Last year, you referenced Jay Z's "99 Problems" during one of your segments ("Well, my glove compartment is locked, so is the trunk in the back/And I know my rights, so you gon' need a warrant for that"). What about those lyrics and Jay Z's artistry as a whole stands out to you?

The first rule of hip-hop is probably keep it real. And that can mean a lot of different things, but that's certainly important in reporting and storytelling. I think you get more credit for being real and honest instead of trying to be cool or always be the smartest person in the room. So, if you're a dork, be a dork. If you're a lawyer, be a lawyer. In Jay Z's case, you know, in his own words, when he was a hustler, he was a hustler, and then when he was 30-something and coming up in the game, that's what he was. And then when he's a father, he's a father, when he's an entrepreneur and a business owner, he's a business owner.

So, it's not inconsistent to have multiple life stages, which means multiple identities. And, he's obviously well-known now as a superstar, but people who followed his career from trying to make a change from out of being a Brooklyn-based hustler and into a global entrepreneur, I think understand that. And, so a lot of his lyrics, particularly anyone who's glanced at the book Decoded, can see that, more so than most artists, he often is double discoursing, by which I mean, the lyrics are completely understandable at one level, and then there's a second discourse if you want to get into, and you want to study it, that's also there for you.

And that is not unique to Jay Z, that is, I think, a hallmark of a lot of great art that most people throughout the ages, whether it's a Shakespeare play that has a love story everyone can follow, and then a backstory that you need to know more to appreciate, or a Disney film that's understandable at one level for the kids, but then there's all this other stuff going on. One of the funny things about rap is it's this omnipresent presence in American culture, but for a lot of reasons, it's often only understood at the surface level, not that second level that at least some artists operate on.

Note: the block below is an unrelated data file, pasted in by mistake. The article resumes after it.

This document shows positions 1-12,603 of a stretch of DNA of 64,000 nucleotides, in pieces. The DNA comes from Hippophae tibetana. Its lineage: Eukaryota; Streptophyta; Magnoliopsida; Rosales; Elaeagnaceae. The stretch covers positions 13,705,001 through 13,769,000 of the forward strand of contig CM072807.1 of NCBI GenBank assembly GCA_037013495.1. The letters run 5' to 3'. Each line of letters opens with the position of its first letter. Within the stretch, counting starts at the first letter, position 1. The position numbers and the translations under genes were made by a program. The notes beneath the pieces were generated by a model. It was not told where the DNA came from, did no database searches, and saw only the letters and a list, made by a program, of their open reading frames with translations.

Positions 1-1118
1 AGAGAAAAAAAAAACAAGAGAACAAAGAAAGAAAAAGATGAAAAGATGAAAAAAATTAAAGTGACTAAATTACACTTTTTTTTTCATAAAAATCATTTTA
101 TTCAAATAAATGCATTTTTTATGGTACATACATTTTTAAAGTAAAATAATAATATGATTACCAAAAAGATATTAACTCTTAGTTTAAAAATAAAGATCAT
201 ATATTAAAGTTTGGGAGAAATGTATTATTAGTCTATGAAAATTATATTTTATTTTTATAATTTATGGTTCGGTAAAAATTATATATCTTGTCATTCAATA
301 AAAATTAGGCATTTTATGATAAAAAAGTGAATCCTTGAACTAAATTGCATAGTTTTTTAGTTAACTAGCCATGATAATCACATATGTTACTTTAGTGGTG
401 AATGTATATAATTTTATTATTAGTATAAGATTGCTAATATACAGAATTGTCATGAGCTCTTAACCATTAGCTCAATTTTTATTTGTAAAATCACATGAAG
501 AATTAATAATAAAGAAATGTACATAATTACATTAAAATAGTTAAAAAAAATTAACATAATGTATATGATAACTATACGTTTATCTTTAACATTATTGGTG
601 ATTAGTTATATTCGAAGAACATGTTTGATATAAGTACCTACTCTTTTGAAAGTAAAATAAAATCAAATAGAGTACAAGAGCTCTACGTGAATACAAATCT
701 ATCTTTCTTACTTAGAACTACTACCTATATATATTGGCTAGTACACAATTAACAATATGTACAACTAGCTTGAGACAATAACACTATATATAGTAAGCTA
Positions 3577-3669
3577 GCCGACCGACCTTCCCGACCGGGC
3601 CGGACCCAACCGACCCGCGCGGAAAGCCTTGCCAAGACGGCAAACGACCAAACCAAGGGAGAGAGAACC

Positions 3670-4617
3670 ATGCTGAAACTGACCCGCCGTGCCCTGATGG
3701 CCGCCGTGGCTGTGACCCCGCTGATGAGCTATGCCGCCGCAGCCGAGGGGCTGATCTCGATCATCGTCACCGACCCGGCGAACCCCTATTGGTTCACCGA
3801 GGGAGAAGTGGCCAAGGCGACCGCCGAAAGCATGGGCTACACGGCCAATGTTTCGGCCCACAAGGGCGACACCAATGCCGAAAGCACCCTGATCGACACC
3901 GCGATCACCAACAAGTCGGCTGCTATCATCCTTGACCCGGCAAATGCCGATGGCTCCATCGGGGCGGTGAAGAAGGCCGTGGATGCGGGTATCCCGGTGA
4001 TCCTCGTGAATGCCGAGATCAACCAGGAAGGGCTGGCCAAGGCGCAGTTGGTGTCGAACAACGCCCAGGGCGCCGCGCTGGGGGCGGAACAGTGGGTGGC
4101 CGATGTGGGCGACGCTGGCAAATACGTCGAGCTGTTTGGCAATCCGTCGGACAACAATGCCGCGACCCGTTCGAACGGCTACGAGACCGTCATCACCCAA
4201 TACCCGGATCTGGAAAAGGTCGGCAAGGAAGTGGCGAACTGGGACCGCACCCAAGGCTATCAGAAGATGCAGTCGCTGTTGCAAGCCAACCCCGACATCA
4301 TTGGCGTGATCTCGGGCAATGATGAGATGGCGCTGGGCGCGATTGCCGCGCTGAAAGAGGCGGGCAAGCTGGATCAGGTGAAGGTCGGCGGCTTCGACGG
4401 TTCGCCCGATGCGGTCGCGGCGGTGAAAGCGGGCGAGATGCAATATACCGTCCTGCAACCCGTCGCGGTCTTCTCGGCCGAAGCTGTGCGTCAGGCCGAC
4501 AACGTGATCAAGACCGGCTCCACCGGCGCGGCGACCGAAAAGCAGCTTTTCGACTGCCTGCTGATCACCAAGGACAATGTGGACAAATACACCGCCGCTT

[Jay Z] is incredible. And he's grown right? I mean, what's your favorite album? There's so many stages.

When did you first become a rap fan?

I first got exposed when I was a freshman at Garfield High School in Seattle, and I remember walking in the neighborhood in the central district in Seattle to a store to get a compact disc of The Fugees' album, The Score. And I'd seen them, because they were touring—they were still an opening act for Ziggy Marley at that time—but they were starting to blow up. And obviously, The Fugees—by the way, funny to talk about a group that's named as a tribute to refugees, when you think about all of the immigration debates we're living through here, about, I don't know, about 20-plus years later—that could be considered kind of a fusion or a crossover, because I was already into reggae, and then they had this very unusual sound that was obviously rap and sounded like some types of urban rap, but also had this whole island sound. So that's the first one I remember. And then, I remember getting really into [2Pac's] All Eyez on Me, you know, Seattle's not California, but it's definitely more of a West Coast environment. And then I think it grew from there.

What do you think about Kendrick Lamar's DAMN. album?

I have a lot of respect for Kendrick's talent. I don't love the new album, and I'm a little confused about whether he's an independent style artist, or he wants to be a big star—and he could be either—but I have a hard time following the thread. You know like, I totally get what Chance is doing. Just like I get that other people want to make party music, and with Kendrick, I'm just not following it as much, but I respect him. I'm not at all saying there's not this talent here, and the following that he's building...but that for me...that's not my favorite right now. I don't feel it. And that's the thing about music; first you feel it, then you listen.